Women and guilt. Time to let it go
Women feel guilty about… pretty much everything
Women are trained to feel guilty from a young age as we navigate the gender expectations that constrain us. Well it is time to let it all go!
Women feel guilty about… pretty much everything. All the time. They feel guilty for working and not working. They worry about being good enough mothers, or being helicopter parents. They feel guilty if they are too assertive or too passive and worry about how they look, or if they are too pre-occupied by their appearance. During the COVID19 lockdown studies suggest that women are interrupted more frequently than their partners by demands from the kids. That is definitely related to guilt. Time to tell your kids to look for their father if he is there and maybe ask why they feel less guilt.
Research from the University of the Basque Country published in the Spanish Journal of Psychology found that despite changing attitudes towards interpersonal relationships, women feel significantly more guilt than men. This did not simply reflect higher levels of this emotion in women “but a lack of it in men.”
Participants were asked to identify situations in which they felt most guilt. They also completed interpersonal sensitivity tests, the Davis Empathetic Concern Scale, and a questionnaire on Interpersonal Guilt, developed specifically for this research. The research team identified that intensity of habitual guilt was significantly higher for women in all age groups “but particularly in those between 40-50 years.” They also identified gender differences in interpersonal sensitivity, although the disparity was less marked in that age group.
Guilt is a form of control
Guilt is a learned condition and for women is over-used. Guilt is a manipulator and an effective way to control. Women are trained to feel guilty from a young age as we navigate the social constructs and gender expectations that constrain us. It forces us to comply to gender stereotypes. Don’t get dirty, it’s not ladylike. Don’t shout, be polite. If you can’t say something nice, say nothing. We are raised to be kind, considerate and supportive. If you put your hand up in school, you’re a teacher’s pet. If you play sport, you’re a tomboy. Girls as young as seven have eating disorders, as they come to understand the importance of a “perfect” body from airbrushed ads they see in magazines or on Facebook. Women should be sexy, but heaven forbid sexual. That’s loose and slutty. The orgasm is still defined in male terms. Even today. Read slide 1 from a male-start up below which monitors the female orgasm. Yes, really.
Received a pitch presentation from a “female well being sex tech start-up” (five dudes) that can “confirm” and “validate” female orgasms, that could help my company develop better sex toys. Here are some slides, for your enjoyment/anger. pic.twitter.com/wwbk9NUDB3
— Stu Nugent (@CrookedNuts) June 9, 2020
Every aspect of our behaviour is defined with negative consequences for not following the stereotype. If we speak up in meetings, we are aggressive. Even senior female politicians are publicly reprimanded for taking the “wrong tone. “ Resilience and perseverance have become the catchword for success. If you have not been able to acquire a new skill during lock down it’s not because you are overwhelmed every waking moment, but because you lack discipline.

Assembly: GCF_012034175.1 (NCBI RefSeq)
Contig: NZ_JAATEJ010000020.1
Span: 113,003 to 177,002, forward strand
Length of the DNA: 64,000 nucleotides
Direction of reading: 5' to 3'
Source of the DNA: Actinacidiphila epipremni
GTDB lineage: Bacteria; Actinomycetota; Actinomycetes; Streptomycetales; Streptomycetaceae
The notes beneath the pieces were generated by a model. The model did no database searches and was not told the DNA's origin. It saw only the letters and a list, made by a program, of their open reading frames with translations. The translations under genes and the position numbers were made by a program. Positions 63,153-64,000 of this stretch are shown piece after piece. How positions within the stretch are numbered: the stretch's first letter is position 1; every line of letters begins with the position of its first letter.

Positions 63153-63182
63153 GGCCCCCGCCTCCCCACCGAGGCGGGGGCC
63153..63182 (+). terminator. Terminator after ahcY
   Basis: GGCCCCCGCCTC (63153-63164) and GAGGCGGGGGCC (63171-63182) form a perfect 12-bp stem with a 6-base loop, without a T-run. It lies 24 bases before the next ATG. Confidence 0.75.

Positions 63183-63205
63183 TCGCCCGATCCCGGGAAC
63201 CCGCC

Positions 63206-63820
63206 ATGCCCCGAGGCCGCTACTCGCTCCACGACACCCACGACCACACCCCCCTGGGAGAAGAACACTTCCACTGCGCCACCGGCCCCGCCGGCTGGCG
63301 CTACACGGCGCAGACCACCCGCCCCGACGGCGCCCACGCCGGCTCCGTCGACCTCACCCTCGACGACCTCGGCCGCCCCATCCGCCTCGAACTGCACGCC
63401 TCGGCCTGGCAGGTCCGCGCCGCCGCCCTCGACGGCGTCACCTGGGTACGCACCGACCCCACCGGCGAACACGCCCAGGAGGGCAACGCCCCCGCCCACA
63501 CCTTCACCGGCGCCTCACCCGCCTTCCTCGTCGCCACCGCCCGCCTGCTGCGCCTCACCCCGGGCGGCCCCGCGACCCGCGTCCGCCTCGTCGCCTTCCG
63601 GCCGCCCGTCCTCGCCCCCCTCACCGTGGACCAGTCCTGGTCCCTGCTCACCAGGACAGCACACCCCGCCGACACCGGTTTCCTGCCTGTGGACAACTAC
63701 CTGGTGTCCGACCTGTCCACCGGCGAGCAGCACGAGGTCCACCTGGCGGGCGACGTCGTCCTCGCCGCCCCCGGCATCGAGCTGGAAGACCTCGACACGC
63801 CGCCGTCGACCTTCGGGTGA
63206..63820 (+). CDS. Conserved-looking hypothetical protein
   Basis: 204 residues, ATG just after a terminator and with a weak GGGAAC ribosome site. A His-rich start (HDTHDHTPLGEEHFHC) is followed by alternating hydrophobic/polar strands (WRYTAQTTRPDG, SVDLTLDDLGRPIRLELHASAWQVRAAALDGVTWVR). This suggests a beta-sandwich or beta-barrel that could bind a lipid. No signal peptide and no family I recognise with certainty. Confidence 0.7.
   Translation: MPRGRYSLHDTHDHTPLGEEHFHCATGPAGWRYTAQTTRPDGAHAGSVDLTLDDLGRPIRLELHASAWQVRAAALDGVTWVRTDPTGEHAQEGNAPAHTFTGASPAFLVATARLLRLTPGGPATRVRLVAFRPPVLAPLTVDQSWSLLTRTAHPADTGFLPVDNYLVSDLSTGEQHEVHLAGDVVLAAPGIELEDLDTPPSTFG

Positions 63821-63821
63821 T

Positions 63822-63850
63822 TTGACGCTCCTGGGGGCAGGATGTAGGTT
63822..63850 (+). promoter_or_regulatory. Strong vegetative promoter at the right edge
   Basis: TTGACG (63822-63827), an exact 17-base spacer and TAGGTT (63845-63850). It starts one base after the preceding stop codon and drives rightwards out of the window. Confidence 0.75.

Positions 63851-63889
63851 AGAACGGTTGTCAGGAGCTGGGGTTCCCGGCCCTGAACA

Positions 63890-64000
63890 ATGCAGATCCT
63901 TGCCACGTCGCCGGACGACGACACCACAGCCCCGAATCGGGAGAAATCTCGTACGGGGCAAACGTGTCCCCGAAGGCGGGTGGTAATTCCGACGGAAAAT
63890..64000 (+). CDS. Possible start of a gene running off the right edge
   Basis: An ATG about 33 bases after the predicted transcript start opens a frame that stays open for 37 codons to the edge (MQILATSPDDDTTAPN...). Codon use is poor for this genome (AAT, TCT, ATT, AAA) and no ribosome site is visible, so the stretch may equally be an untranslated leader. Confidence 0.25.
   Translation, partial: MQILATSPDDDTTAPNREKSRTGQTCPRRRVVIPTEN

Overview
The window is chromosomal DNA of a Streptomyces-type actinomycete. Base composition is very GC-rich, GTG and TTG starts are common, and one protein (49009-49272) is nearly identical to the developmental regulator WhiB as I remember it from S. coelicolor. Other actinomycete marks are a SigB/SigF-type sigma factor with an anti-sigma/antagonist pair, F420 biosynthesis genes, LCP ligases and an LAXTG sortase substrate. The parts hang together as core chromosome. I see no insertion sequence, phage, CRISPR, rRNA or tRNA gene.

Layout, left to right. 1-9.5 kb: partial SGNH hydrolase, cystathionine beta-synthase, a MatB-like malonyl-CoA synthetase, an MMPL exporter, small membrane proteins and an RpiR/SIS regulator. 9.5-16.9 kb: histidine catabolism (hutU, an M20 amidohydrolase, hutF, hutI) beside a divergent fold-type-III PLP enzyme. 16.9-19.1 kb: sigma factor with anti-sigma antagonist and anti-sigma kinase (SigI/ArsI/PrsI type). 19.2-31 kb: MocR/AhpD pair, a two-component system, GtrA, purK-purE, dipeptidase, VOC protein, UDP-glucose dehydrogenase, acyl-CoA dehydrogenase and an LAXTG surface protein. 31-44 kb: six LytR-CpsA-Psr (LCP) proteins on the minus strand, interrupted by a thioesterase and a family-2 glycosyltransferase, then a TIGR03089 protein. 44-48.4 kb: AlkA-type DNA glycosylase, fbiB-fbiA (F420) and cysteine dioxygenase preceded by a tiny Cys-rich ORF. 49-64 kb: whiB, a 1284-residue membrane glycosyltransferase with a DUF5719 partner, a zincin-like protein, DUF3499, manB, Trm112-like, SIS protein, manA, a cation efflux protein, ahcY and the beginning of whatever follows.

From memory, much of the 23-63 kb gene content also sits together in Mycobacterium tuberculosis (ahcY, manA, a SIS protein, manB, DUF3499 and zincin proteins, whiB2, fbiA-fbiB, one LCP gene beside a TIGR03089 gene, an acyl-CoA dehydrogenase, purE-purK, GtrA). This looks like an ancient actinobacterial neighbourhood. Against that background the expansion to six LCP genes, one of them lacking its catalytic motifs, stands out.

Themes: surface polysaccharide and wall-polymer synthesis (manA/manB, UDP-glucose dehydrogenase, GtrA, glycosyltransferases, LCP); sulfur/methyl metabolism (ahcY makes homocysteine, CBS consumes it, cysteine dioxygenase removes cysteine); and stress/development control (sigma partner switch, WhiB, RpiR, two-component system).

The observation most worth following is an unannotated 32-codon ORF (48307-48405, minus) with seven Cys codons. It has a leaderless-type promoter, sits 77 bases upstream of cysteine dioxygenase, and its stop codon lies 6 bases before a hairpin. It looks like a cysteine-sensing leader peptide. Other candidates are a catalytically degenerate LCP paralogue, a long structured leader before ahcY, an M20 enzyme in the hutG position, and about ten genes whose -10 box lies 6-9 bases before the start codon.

If even after the lockdown, you don’t emerge with:
One new skill,
Better health and fitness,
You never lacked time.
You lacked discipline!
— Harjinder Singh Kukreja (@SinghLions) April 17, 2020
If we are sexually assaulted, we ask was it something I said? Was my skirt too short, or had I had too much too drink? Police tell women joggers to protect themselves, not for men not to assault women.
If you struggle with confidence, we can help you with our Returner Roll-Up Session on Building Your Confidence.
Men expect priority. Time to share the load
This is another reason we apologise constantly, even if someone interrupts or bumps into us. We immediately say ”I’m sorry” and take the blame. The Basque University study shows that “levels of interpersonal sensitivity in men (especially those aged between 25-33) was found to be “comparatively low”. This could have a negative impact on relationships and social functioning, for example inability to feel empathy for others and failure to take responsibility. “
Or to put it another way – men don’t feel guilty if they interrupt someone or push into them. It even has its own word “man slamming.” It’s the fault of the other person for being in their way or not knowing when to shut-up. Men expect women to give them priority.
So we talk about women feeling too much guilt, perhaps it’s time to share the load and suggest that men should feel more.
Positive sides of guilt
Guilt when correctly applied serves as a way of telling us when we have not behaved in a way that conforms with social norms. It has a positive effect. Research from Baumeister, Stillwell, & Heatherton, 1994; Trivers, in 1985 indicates the beneficial impact of guilt on inter-personal relationships. It influences the decisions we make and motivates us to make amends. Feeling of guilt can be helpful to manage anger and limit aggression (Tangney, Wagner, Hill-Barlow, Marschall, & Gramzow, 1996) and promote cooperation (de Hooge, Zeelenberg, & Breugelmans, 2007.) It is a key component in enduring and successful interactions because it steers us away from individualism to thinking through how our behaviour impacts others. It promotes empathy and relates actions to consequences. When we take on too much guilt, it has a corrosive effect on our emotional well-being and serves to stifle us. So, it is tue that women have to let guilt go. But it should also be said that men could perhaps learn to feel more guilt.
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